Portrait Lighting 101: Quick and Easy Tips for Lighting the Face
When it comes to portraits, there may be nothing quite as crucial to the look and feel of the final frame as the lighting on the face. Good, intentional lighting can make certain features stand out (or disappear), provide shape and contour to the face, and also elevate the mood of the final shot.
The following excerpt from One Face Fifty Ways (out this coming September) by Imogen Dyer and Mark Wilkinson, explores some of the various ways that the face can be lit using natural light.
Republished with permission.
When working with natural light, it is important to take some time to observe what is happening with the light. Ask yourself where the light falls and what shapes and shadows are being made. Find where the light is channeling from, and move the model toward or away from this, to see the difference in how and where the light falls. It is useful to also move around the model to explore different angles and how it alters the light.
For a classically well-lit shot, turn the subject away from the light so the sun is behind the model. This will cast the face into shadow providing an even light across the skin. This is a classic and foolproof way to create a soft and well-lit portrait.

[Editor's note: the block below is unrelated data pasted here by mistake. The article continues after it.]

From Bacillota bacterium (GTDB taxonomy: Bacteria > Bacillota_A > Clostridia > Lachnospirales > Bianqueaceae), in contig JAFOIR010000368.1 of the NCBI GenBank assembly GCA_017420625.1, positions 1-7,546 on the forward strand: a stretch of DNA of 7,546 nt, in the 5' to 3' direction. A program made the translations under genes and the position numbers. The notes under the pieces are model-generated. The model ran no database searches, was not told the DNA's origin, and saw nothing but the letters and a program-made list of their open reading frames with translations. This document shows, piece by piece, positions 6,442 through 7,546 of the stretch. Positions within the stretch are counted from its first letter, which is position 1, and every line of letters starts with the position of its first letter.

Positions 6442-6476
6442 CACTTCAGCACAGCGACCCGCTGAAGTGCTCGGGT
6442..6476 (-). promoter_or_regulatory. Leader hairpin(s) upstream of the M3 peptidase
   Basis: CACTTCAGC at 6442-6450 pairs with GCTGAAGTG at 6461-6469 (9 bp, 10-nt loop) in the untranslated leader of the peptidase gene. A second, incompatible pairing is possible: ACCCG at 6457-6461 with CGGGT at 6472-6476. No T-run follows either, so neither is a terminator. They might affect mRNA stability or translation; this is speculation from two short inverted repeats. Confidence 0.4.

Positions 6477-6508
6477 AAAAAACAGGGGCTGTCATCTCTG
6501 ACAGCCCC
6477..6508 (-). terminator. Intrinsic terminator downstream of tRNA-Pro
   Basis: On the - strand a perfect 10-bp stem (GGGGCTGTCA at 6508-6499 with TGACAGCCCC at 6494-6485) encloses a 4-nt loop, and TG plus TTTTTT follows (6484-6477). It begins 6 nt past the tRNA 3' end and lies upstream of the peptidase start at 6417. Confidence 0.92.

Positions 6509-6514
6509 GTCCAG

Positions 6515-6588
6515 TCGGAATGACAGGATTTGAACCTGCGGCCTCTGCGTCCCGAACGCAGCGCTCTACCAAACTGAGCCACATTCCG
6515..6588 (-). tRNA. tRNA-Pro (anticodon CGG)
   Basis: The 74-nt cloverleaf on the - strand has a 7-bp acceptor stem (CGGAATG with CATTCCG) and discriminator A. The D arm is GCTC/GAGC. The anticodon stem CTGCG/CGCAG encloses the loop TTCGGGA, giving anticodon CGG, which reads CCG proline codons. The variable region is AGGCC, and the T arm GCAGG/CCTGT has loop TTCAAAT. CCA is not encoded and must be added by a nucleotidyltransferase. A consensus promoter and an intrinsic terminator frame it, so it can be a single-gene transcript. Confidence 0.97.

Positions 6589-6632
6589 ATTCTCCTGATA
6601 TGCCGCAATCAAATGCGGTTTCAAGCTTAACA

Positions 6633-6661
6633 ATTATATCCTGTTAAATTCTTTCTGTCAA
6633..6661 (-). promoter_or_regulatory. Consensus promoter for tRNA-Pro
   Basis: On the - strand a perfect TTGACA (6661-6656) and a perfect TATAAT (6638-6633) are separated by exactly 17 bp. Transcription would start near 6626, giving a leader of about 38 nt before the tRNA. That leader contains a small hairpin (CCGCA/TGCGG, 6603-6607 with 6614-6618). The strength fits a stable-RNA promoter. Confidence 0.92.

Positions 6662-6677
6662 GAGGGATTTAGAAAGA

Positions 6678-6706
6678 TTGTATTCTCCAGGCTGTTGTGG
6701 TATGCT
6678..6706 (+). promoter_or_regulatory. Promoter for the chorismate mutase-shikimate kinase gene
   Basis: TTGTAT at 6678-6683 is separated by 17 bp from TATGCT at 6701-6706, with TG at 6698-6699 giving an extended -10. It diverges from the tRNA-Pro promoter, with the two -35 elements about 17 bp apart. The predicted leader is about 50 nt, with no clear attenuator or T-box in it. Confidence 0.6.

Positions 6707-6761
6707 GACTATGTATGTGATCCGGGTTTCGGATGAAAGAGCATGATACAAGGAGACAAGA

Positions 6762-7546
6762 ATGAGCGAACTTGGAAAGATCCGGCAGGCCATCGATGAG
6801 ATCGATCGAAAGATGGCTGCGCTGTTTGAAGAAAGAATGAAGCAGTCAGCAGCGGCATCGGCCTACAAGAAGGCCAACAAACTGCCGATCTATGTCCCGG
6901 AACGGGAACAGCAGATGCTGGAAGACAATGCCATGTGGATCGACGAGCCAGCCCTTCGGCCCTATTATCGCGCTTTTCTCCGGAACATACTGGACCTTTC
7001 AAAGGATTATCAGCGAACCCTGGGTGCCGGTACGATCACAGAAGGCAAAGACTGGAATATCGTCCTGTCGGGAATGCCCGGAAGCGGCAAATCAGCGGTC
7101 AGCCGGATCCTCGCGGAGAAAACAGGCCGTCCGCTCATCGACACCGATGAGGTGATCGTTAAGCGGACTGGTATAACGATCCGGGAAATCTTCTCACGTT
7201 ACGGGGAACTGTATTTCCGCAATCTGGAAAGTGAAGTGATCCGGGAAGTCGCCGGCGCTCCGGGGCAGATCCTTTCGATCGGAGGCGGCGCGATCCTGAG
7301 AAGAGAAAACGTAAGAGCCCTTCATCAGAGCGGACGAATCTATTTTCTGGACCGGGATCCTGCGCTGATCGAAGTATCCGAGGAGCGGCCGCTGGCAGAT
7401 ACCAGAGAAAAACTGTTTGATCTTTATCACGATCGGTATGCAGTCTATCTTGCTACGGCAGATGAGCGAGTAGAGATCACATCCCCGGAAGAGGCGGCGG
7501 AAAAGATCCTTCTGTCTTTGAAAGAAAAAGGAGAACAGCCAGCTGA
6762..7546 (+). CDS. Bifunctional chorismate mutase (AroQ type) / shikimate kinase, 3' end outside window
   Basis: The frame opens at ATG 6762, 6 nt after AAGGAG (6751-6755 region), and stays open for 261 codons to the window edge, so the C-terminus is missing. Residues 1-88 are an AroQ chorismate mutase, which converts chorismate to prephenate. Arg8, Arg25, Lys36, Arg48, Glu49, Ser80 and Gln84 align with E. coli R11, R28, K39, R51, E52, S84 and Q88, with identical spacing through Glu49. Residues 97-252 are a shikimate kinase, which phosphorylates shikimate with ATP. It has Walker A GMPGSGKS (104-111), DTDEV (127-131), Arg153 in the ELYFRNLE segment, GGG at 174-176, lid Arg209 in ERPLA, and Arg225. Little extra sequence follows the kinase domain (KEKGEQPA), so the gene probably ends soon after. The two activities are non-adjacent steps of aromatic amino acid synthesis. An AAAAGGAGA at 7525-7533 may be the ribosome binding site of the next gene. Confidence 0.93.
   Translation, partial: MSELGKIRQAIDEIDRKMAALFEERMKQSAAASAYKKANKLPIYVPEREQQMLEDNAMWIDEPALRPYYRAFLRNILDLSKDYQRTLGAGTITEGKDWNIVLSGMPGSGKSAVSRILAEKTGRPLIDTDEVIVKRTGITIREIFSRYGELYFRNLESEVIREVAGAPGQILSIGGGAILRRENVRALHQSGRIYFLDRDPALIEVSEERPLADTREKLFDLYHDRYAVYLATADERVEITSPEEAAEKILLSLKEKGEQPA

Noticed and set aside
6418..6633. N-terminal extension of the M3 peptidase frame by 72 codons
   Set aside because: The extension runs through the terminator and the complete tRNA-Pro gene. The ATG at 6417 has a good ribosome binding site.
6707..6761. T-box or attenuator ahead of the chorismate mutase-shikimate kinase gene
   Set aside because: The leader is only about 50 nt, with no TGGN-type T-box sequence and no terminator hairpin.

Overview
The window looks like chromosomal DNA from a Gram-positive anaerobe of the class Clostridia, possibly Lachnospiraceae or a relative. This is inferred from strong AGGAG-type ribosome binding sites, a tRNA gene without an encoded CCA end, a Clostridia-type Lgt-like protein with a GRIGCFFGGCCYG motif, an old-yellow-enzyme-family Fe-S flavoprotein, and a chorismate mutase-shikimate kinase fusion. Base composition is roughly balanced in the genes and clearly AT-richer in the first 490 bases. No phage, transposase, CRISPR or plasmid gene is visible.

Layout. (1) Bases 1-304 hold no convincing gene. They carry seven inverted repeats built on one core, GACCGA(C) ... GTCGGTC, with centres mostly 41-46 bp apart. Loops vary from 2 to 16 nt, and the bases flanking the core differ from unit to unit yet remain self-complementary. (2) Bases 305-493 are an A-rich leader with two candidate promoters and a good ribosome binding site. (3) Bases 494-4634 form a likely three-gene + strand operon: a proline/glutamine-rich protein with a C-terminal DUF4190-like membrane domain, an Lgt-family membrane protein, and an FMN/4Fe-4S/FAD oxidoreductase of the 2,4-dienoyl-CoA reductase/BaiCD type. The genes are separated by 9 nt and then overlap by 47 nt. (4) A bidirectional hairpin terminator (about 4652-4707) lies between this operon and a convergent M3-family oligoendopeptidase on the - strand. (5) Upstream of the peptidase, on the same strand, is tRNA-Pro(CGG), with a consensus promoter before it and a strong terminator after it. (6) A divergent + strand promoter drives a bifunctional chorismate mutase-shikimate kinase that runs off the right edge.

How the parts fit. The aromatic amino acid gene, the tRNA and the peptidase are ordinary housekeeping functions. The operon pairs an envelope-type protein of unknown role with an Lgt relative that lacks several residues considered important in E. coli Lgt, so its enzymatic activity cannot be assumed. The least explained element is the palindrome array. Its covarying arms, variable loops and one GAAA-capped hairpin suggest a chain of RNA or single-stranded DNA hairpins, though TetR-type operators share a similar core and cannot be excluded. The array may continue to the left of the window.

However, to add more character and shape to a shot, it is good to start experimenting with shadow. By adding shadow to the side of a model’s face, you will create an enhanced feeling of depth, and it will also add to a more realistic depiction of shape and contour.
When working with a model, try to make sure that light is hitting the eyes. This will ensure that the model has a sparkle in their eye (called a catchlight) that will help draw the viewer into the picture and create a more immediate and impactful relationship. When working in natural settings, try to make sure there is something bright around, for example glass or a mirror, as this will reflect the light back into the model’s eyes.
Top tip! A reflector is a really useful tool to help create beautiful lighting on a model’s face. The reflector bounces light back up at the model, getting rid of any shadow. By using a reflector you are less likely to get the same contour and shape as when playing effectively with light and shadow, however it does provide a quick fix to create a well-lit portrait.
Imogen Dyer is the founder of Weekly Imogen, a YouTube channel where she presents informative and entertaining videos and provides tips on how to work effectively with a model.